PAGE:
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Ignatieff accuses PM of alienating Western provinces on Potash Add to ...

Michael Ignatieff called on Stephen Harper to reject the takeover bid of Saskatchewan's Potash Corp. Wednesday, warning this has become a "very serious moment in federal-provincial relations."

Emerging from his weekly caucus meeting, Mr. Ignatieff blasted the Prime Minister for refusing to listen to Saskatchewan Premier Brad Wall, who wants the federal government to reject the bid for the former Crown corporation by an Anglo-Australian firm.

But it goes even farther, the Liberal Leader warned.

"He is not listening to a province - a Western province," Mr. Ignatieff said. "And not just not listening to Brad Wall in Saskatchewan but not listening to [former Tory premier of Alberta]Peter Lougheed, not listening to the NDP Premier in Manitoba [Greg Selinger]"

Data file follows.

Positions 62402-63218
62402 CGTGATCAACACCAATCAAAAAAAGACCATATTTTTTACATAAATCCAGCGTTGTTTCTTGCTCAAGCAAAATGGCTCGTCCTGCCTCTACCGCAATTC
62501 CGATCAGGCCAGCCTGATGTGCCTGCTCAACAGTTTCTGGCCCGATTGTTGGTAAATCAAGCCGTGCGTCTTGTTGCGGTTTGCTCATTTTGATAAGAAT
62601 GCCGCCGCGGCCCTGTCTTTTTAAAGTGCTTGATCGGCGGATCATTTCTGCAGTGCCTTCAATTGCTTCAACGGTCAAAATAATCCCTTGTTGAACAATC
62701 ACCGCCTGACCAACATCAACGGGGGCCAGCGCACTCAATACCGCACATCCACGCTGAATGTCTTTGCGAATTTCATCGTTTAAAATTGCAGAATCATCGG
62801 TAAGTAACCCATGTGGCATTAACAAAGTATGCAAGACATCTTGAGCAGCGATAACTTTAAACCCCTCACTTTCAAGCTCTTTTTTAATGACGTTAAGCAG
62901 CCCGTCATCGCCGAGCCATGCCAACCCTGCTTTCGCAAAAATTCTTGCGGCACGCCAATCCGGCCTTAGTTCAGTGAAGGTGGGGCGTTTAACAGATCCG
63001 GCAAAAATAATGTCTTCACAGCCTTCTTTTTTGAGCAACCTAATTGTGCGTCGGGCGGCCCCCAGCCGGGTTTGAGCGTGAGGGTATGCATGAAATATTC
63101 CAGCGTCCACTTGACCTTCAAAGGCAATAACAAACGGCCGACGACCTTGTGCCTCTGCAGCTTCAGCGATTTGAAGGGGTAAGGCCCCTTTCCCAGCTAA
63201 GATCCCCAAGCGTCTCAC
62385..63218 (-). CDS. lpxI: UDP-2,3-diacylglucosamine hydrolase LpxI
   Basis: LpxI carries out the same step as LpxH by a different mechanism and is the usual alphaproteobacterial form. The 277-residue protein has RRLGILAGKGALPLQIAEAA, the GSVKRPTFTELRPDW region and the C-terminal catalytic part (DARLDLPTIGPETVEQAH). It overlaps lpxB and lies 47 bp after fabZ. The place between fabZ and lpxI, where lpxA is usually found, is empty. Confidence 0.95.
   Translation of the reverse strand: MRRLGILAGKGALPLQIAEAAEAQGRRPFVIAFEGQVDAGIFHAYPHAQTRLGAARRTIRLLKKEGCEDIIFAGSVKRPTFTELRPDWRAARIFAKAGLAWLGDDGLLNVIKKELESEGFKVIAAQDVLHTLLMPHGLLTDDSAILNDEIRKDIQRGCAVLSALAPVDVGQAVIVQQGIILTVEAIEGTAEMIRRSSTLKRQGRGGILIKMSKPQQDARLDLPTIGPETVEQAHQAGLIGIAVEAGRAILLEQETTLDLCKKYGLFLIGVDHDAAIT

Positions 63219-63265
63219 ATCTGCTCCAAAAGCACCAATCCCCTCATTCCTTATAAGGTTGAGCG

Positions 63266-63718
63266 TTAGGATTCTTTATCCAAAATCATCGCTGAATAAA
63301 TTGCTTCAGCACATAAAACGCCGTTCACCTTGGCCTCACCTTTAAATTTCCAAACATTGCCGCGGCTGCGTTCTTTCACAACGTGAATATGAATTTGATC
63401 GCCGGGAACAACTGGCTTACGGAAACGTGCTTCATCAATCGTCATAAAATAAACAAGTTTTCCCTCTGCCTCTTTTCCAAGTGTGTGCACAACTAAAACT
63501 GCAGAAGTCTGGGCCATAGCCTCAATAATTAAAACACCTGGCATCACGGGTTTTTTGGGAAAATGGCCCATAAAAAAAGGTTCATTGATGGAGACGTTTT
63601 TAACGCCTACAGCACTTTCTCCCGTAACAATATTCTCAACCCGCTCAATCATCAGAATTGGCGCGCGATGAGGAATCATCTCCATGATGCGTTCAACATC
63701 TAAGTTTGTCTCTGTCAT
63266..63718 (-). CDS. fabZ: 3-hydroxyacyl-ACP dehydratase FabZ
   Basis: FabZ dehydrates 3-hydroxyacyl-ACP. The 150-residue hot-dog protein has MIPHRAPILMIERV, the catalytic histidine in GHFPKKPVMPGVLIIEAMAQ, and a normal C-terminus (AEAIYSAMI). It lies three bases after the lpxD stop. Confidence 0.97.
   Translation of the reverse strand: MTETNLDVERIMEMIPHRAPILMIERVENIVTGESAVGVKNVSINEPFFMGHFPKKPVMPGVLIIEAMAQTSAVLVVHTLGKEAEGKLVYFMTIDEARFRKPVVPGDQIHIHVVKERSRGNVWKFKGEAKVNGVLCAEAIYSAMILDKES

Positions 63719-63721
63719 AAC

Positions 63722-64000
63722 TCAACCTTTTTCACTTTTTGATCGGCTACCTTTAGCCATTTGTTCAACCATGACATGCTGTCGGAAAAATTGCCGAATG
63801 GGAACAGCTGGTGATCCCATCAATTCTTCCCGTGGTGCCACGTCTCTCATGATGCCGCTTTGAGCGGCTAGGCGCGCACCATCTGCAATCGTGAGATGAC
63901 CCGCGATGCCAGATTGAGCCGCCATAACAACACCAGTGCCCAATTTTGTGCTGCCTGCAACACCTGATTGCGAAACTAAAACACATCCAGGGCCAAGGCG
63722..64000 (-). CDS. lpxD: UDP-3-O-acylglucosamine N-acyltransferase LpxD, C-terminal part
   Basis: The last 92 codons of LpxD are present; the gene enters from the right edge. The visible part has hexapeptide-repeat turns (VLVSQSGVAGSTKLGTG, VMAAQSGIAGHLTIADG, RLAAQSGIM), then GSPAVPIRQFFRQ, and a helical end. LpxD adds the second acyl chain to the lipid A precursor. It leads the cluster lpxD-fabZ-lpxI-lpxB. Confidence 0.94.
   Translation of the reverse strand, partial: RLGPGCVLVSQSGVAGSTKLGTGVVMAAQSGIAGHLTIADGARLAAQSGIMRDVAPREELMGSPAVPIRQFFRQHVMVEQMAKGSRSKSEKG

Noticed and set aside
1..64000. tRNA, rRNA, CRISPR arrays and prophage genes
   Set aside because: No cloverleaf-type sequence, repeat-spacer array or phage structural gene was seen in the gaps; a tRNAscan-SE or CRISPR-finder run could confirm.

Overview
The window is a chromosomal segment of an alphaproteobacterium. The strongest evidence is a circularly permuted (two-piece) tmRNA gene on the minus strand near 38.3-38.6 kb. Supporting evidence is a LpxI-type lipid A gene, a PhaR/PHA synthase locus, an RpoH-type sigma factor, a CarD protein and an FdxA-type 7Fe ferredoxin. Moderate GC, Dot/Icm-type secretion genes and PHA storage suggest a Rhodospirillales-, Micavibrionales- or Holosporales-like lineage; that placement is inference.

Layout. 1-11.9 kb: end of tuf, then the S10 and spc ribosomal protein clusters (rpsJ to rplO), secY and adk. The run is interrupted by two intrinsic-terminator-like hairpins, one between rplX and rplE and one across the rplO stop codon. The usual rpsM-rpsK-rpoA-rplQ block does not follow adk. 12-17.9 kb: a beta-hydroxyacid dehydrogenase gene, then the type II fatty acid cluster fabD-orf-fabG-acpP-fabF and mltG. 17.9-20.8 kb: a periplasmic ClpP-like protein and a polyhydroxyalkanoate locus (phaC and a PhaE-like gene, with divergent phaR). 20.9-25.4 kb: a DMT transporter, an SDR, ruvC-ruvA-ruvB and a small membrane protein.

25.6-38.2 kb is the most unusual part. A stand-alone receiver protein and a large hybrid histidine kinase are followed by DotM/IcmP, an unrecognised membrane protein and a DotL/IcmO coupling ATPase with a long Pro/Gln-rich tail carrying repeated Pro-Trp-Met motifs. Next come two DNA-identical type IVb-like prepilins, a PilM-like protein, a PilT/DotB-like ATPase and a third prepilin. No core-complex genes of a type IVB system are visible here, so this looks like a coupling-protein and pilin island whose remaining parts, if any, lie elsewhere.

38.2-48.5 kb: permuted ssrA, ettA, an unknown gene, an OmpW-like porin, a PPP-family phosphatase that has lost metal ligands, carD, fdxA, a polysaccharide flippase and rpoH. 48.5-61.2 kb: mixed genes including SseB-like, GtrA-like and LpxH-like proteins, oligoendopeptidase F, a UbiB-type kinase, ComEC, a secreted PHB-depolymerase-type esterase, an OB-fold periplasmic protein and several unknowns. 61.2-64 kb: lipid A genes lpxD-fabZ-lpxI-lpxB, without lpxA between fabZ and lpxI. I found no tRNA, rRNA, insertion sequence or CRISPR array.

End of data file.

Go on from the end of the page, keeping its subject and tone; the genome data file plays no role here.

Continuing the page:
"And I implore the Prime Minister even at this late hour to listen to what the unified voice of Western Canada is saying on the potash deal."

Mr. Ignatieff also laughed off any suggestion that the decision - expected after markets close Wednesday - is being made only by Industry Minister Tony Clement.

According to the Canada Investment Act, it is the Industry Minister who decides. The PMO has made much of this, trying to dampen down commentary that Mr. Harper, who is often characterized by many pundits as a control freak, will ultimately decide for himself.

"You know who makes things move? ... It doesn't move without Stephen Harper. This idea that it's Tony Clement is ridiculous," Mr. Ignatieff said.

There is doubt, too, among Liberals that any conditions or promises made to Saskatchewan by BHP Billiton, the company that wants to takeover the Potash Corp., would be respected. And such conditions are usually kept secret between Investment Canada and the company.

The Liberal Leader denied his opposition to the deal is a "protectionist play." He said his party welcomes foreign investment but this deal is different, involving a control of a strategic natural resource.

"We should not cede strategic control over a strategic resource," he said. "We think this is the wrong deal for Saskatchewan and we think it's the wrong deal for Canada."

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